2

I'm trying to implement this question with SQLite and EntityFramework 6 code first. I can create the database and there is a file (although empty), but when I try to add an entry to the database it says there is no such table. Yet, when I try to create the table manually (db.Database.ExecuteSqlCommand("CREATE TABLE etc.)) it tells me that the table already exists.

I found some questions about this already, but they're all about the path not being absolute, which is simply not the case here.

Context

//Context:
class MediaContext : DbContext
{
    public DbSet<MediaModel> Media { get; set; }

    public MediaContext(string filename): base(new SQLiteConnection() {
        ConnectionString =
            new SQLiteConnectionStringBuilder()
            { DataSource = filename, ForeignKeys = false }
            .ConnectionString
    }, true)
    {

    }        
}

DAL

//In the DAL:
public DataAccessLayer(string path)
{
   _path = Path.GetFullPath(path); //<--The path already comes full in, I'm just paranoid at this point.
   _connectionPath = _path + @"\MyDatabase.sqlite";

   using (var db = new MediaContext(_connectionPath))
   {
      db.Database.CreateIfNotExists();
      db.Database.Initialize(false);                

       db.SaveChanges();
   }

   public void Generate()
   {
       using (var db = new MediaContext(_connectionPath))
       {
          db.Media.Add(new MediaModel("test"));
          db.SaveChanges(); //<--SQLiteException: SQL logic error or missing database: no such table: MediaModels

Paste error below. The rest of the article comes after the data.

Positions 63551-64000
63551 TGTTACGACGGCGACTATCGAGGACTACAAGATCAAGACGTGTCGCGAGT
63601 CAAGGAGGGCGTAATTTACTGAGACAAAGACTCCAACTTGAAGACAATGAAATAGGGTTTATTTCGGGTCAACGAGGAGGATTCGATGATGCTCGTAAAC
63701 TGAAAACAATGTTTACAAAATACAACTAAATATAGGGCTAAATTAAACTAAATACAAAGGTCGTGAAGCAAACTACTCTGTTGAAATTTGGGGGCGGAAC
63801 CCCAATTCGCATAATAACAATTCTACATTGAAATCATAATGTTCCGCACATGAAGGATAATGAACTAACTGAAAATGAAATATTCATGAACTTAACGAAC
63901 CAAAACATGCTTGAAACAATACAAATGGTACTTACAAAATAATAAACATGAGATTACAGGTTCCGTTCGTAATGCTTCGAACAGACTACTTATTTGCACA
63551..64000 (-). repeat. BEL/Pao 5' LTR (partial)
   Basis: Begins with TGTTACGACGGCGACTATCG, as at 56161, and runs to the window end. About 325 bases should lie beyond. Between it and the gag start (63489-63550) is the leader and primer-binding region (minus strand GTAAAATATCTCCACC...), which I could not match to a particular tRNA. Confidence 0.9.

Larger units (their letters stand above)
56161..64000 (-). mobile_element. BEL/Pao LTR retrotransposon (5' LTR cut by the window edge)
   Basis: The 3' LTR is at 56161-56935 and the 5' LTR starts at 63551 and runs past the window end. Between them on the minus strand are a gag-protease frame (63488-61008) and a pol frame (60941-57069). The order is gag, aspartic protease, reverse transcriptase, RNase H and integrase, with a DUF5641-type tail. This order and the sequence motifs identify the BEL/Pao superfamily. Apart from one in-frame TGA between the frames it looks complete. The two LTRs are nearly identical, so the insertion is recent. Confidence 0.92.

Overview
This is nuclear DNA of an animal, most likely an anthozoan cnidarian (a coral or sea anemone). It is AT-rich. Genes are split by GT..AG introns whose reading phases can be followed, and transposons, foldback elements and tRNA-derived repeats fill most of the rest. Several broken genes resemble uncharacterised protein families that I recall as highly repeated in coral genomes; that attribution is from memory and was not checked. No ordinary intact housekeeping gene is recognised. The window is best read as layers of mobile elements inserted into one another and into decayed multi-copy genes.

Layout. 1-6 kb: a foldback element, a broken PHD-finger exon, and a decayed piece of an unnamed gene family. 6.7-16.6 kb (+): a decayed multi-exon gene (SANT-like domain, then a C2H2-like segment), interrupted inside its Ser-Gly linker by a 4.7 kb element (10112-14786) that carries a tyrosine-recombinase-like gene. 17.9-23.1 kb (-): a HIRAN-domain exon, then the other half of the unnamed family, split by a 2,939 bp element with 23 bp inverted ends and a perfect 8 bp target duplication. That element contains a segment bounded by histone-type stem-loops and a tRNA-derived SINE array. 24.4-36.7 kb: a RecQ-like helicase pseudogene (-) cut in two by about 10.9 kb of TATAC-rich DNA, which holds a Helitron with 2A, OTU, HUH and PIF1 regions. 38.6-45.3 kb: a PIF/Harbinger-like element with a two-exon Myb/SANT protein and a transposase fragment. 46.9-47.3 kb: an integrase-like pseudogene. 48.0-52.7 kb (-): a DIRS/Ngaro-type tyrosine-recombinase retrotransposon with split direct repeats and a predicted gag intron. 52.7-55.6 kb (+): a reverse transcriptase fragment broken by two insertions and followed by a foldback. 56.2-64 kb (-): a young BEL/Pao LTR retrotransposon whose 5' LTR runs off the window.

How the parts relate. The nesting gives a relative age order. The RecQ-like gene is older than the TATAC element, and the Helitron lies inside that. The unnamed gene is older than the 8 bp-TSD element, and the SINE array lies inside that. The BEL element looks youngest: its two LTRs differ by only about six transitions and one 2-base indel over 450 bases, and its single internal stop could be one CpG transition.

}
    }

App.Config

//App.config:
<configuration>
  <configSections>
    <section name="entityFramework" type="System.Data.Entity.Internal.ConfigFile.EntityFrameworkSection, EntityFramework, Version=6.0.0.0, Culture=neutral, PublicKeyToken=b77a5c561934e089" requirePermission="false" />
    <!-- For more information on Entity Framework configuration, visit http://go.microsoft.com/fwlink/?LinkID=237468 -->
  </configSections>
  <startup>
    <supportedRuntime version="v4.0" sku=".NETFramework,Version=v4.5.2" />
  </startup>
  <entityFramework>
    <defaultConnectionFactory type="System.Data.Entity.Infrastructure.LocalDbConnectionFactory, EntityFramework">
      <parameters>
        <parameter value="v13.0" />
      </parameters>
    </defaultConnectionFactory>
    <providers>
      <provider invariantName="System.Data.SQLite.EF6" type="System.Data.SQLite.EF6.SQLiteProviderServices, System.Data.SQLite.EF6" />
      <provider invariantName="System.Data.SqlClient" type="System.Data.Entity.SqlServer.SqlProviderServices, EntityFramework.SqlServer" />